2. Purchase the books yourself, ship them to me and I will mail them off.
3. If you are an author and would like to help, I welcome, and am very grateful for any of your books you would like to donate.

If you choose to help, I do ask that you purchase NEW books for our soldiers. There is something psychological about receiving something new from a stranger and I do not, nor will I, let this turn into a “a dump for my old books”. YES, I know our soldiers would appreciate any literature sent to them, but I am sticking by my plea to buy them a new book. Please.

This is a personal mission. Russo’s Books has nothing to do with this other than being a kick-ass independent bookstore that supports her employees, her community, and our soldiers. If you have any questions please direct them to and I will be glad to answer any concerns you have. Let’s make this fun, let’s make this great, and let’s corrupt the Middle East with TONS of Western Literature!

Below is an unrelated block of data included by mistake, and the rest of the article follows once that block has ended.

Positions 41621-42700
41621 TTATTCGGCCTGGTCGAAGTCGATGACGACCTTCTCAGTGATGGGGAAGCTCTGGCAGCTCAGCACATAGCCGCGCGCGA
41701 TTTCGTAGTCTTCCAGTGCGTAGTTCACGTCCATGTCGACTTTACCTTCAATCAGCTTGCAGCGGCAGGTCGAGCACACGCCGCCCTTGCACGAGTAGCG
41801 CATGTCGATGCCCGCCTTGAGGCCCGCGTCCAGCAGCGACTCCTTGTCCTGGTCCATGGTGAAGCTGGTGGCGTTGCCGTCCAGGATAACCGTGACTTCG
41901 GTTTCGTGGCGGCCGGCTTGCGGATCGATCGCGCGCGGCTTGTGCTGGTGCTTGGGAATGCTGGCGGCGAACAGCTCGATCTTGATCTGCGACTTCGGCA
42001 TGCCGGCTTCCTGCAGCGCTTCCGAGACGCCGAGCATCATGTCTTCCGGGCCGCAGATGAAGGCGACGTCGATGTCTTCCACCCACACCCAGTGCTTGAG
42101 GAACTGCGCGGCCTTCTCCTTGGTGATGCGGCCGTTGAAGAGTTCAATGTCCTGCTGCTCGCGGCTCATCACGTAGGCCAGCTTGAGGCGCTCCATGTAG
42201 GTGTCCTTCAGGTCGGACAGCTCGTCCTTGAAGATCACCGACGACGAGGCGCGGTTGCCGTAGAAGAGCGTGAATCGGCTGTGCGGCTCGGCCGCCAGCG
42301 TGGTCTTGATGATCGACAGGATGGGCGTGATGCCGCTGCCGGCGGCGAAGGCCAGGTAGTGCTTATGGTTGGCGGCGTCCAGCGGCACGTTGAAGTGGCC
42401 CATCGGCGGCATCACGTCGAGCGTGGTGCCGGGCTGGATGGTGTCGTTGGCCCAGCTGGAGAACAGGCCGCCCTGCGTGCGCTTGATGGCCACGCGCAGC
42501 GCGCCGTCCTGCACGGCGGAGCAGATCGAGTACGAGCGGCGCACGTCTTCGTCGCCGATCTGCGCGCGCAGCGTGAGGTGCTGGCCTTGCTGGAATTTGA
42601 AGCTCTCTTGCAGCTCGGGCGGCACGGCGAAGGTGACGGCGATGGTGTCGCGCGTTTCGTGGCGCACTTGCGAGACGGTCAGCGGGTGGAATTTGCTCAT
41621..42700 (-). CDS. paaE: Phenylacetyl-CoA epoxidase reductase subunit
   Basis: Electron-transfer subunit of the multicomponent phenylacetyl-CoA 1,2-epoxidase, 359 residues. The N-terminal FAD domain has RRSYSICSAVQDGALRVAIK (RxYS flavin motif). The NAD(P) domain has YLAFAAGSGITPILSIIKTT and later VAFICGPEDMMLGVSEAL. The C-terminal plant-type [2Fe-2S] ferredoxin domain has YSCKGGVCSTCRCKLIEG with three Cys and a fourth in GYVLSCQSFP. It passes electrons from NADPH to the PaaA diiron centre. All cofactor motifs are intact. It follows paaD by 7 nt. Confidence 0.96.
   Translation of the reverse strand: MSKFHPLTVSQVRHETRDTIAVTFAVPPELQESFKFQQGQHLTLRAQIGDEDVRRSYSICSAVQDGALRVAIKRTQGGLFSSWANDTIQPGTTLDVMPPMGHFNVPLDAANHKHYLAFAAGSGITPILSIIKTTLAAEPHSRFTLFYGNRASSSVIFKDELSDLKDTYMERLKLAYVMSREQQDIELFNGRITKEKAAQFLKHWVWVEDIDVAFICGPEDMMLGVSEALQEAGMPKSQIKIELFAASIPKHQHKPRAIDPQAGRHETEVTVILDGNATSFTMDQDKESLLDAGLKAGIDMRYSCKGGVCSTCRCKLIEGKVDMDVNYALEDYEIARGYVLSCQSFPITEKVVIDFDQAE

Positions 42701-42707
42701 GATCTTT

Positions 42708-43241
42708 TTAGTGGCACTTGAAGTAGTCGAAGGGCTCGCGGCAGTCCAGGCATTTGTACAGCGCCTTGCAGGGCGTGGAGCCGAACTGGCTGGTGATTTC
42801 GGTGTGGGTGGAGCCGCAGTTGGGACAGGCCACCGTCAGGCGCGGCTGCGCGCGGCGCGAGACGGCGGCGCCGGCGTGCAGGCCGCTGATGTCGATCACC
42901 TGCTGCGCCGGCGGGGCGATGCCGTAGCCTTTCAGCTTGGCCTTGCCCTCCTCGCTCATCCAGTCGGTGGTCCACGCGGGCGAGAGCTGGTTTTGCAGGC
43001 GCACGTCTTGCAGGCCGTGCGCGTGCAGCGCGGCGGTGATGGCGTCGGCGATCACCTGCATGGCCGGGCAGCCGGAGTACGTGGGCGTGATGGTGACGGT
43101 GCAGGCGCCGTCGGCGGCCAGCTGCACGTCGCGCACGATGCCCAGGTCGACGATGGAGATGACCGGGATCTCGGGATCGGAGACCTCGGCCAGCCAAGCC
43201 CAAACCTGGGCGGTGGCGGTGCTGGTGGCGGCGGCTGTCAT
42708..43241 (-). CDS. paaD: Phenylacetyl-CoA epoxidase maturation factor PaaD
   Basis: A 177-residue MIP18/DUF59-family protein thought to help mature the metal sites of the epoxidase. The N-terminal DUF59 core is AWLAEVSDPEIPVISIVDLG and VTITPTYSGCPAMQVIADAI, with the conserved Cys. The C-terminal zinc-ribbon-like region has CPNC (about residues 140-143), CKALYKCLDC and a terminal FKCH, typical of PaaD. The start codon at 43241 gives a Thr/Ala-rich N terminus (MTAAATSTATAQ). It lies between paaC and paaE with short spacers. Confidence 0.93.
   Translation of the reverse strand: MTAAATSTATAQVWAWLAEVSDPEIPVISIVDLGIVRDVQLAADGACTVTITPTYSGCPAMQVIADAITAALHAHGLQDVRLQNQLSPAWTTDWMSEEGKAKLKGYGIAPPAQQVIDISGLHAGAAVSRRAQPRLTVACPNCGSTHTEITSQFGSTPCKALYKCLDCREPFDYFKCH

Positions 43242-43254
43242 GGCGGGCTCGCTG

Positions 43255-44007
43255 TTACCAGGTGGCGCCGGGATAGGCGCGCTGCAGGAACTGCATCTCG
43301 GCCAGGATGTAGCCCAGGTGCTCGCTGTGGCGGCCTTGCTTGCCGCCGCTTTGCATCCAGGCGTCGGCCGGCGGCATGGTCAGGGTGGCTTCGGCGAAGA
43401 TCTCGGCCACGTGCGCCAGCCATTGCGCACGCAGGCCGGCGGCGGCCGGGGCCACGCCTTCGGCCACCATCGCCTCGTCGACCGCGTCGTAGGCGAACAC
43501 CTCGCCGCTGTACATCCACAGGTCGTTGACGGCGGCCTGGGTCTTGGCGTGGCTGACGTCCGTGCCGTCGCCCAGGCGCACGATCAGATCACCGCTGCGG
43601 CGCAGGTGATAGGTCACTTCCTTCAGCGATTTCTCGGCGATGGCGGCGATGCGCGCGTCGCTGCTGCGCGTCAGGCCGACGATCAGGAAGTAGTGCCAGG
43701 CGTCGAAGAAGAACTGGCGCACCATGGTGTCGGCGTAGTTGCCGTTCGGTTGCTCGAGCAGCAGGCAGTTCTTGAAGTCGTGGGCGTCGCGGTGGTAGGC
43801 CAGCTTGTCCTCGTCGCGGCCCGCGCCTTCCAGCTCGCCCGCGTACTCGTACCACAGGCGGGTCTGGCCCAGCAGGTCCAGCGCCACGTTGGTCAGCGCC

Jason Frost

Friday, October 1, 2010

'Natural Born Hustler' by Nikki Turner

This book was missing something… and at only 112 pages I can see why. There are some authors, some books that can pull off a wonderful story in such a short tome but this is NOT one of those times. This book went by way too fast and that wasn’t because I was pulled along by the plot. It went by fast because it was short as hell! Usually this doesn’t bother me because again, some short stories are great. But there was nothing in and around this book that said this was a short story and I think that is incredibly misleading. Especially since there is going to be a sequel! Huh? Seriously, what rationale do you have for writing a 112 page book and then have a sequel?

Anyway… about the book: Unfortunately my ire doesn’t stop with the length of this book. This is a typical hood story with your typical characters and typical plot. The one (small) bright spot was the Maraunder family. Now I would LOVE to read more about them fools! But I don’t know what happened with this one or who was smoking what in the board room when they gave the green light to publish this. I chose this book because I have been a fan of Nikki Turner in the past. But I’m not sure if even her diehard fans will go for this one.